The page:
Self-Hatred Becomes Hatred Of Others
The person with low self esteem and self-criticism experiences these feelings as a sort of outside influence.
Injuries to their pride can come only from the outside. Any questioning of their motivations, any uncovering of a handicap is felt as an insult'
There is a need to try to project that criticism out and blame it on other people. If someone feels persecuted, they can believe that they are a martyr, but if they simply hate themselves that means they are sick. Therefore they need to find a "persecutor" who they can blame for their feelings. By getting someone to criticize them, they can finally acknowledge these negative feelings, but they attribute the criticism to an external source, so that they are finally free to attack these feelings. Blatant hypocrisy is a good way to generate disgust from other people while inflating their own ego.
I think her she is describing the low self-esteem bully. Not that they'd ever see themselves as a bully, it's just them and their friends ganging up on people that they think are weaker than them. Attacks using guilt and shame are prominent revealing a projections of their own guilt, as well as the codependent belief in being able to control others, and the need to find and attack people who they think are too weak to resist. And yet, almost magically, they are unable to see themselves as bullies.
feeling abused ... (causes) vindictive resentment against others...(Awareness) of this vindictive hostility... must be suppressed because it endangers ... his idealized inage of absolute goodness. (p 232) The amount of largely hidden vindictiveness in most neurosis is rather great (p 51)
If we look at incidents of Twitter shaming of people that lose their careers for a single dumb tweet, it's a lot like the sadism of cyberstalking and slut shaming that drives so many teenage girls to suicide. It's the primitive orgy of sadism that we associate with a witch hunt, where some innocent person is accused of being an all-powerful source of evil so a sadistic mob can rip them to pieces.
She also describes a very Republican sense of justice, where the emphasis is on punishing the poor.
The overemphasis on justice may be, but is not necessarily, a camouflage for vindictiveness (p. 55)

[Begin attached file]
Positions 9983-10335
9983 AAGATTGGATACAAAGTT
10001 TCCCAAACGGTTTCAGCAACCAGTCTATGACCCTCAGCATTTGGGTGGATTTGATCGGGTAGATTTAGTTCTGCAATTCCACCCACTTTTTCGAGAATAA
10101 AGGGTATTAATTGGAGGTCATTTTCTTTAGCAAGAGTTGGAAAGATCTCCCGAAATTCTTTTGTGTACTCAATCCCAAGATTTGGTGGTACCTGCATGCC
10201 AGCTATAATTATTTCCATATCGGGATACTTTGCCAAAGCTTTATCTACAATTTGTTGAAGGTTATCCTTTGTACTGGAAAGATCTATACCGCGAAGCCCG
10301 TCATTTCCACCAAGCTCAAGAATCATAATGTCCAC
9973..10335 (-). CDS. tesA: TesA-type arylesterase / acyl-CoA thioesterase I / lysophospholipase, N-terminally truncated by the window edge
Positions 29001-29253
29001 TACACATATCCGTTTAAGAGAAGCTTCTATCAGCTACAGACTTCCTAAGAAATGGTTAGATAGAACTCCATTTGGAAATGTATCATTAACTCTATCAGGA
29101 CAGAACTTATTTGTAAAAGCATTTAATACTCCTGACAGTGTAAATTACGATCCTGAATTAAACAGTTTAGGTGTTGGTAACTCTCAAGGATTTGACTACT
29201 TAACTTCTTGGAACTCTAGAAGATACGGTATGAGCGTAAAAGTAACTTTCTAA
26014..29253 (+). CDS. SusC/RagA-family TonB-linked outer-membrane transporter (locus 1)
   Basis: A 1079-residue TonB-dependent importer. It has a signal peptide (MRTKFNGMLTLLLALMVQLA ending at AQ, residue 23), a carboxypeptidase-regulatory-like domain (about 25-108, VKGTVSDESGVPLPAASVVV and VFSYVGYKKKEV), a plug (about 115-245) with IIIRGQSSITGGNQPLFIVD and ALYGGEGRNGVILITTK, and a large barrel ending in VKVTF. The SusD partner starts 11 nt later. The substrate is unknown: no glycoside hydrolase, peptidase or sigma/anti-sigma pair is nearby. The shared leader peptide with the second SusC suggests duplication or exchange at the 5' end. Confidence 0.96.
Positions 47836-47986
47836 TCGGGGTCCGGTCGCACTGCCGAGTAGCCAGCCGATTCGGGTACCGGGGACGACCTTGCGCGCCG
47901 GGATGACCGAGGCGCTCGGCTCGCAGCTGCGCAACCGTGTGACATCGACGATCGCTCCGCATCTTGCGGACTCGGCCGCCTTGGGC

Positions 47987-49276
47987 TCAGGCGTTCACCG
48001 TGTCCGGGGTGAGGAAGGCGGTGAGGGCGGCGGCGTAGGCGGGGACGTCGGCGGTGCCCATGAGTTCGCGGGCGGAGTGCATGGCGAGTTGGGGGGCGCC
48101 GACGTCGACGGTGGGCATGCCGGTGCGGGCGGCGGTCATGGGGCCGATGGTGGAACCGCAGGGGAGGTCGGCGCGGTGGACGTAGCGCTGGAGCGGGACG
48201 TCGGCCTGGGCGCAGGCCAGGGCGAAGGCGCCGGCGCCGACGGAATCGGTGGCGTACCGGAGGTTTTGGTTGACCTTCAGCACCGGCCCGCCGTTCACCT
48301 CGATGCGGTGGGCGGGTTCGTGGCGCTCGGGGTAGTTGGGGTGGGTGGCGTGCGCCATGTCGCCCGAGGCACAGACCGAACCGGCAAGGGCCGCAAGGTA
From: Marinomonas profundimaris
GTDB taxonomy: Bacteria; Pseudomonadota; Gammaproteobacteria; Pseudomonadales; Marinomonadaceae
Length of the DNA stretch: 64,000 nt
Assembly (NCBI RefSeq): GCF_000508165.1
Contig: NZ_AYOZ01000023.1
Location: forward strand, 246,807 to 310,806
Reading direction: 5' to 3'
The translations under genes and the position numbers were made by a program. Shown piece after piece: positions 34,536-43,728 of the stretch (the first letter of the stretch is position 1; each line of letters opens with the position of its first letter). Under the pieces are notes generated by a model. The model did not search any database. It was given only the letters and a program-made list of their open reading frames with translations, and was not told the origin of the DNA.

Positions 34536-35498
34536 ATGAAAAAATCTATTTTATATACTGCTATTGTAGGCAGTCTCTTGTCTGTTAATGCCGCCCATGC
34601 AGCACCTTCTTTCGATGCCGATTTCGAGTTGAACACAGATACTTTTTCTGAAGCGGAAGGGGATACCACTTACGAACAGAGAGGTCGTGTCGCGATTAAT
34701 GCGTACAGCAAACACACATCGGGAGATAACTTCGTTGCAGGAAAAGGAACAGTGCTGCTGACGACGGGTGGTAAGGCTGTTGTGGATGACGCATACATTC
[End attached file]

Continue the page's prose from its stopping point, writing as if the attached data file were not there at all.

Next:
Guilt And Shame? Who Me?
Guilt and shame usually play a big part in self-hatred. Maybe a person grew up neglected and poor, and in fact people often brag about that. And many parents deliberately manipulate their children through blame, guilt, and scapegoating. A child may grow up blaming themselves irrationally for being abused, or their parent's divorce, or the death of a sibling.
Through projection, a neurotic person assumes that it is the other guy who guilty. And because it's really the other guy that's guilty guilty, that means he should be punished!
This works even better if there are allies who will join in the punishments, and if there is a shared sense of power that will motivate the group, and any sense of guilt is reduced. This would mean that in any group of people with typical neurotic issues of shame and guilt, the group will naturally, almost inevitably, select a scapegoat.
The false love for mankind may take the form of a supposedly noble pursuit of Truth or Justice. A vindictive vengeful agenda can be hidden in a crusade for "justice" and fake outrage that claims to speak on behalf of distant strangers with whom they have no connection
(Their principles) lack the moral seriousness of genuine ideals. (p. 72) They are, in this sense, the neurotic counterfeit of normal moral strivings. (p. 73)
Online shaming seems to match Horney's ideas of the general vindictiveness of self-hatred. By being part of a group, they can identify will all sorts "injustices" (real or imaginary) that gives them and excuse for revenge.
The more arrogant he is, the surer he will be that such vengeance is the doliling out of justice(p. 56)
But of course it's usually necessary to wildly exaggerate the seriousness of the offense. The group unites in accusing their target, and the accusations are often just silly, but the bar has never been very high for witch hunts.
exaggerate the wrong done ... build up the case ... that looks (air) tight... (becoming) total condemnation (p 56)
This is, of course, all about power. Several people broke with Freud because he seemed to ignore these daily issues of power and control. It's not clear if anyone ever bothered to tell Freud he was a control freak to his face.
Often people are ashamed of all sorts of emotions. But they might be quite proud of their rage. Rage is proof they are a good person!
If he is proud of his vindictiveness, vindictive rage may be keenly felt. However is his vindictiveness is glorified and rationalized in terms of dealing out "justice," he does not experience vindictive rage as such, although it is so freely expressed that nobody else has any doubt about it. (p 162)
Here Klein mentions the importance of accusations
"(they) enforce their compliance" "through hardhitting accusations," even if in the process we "ruin others."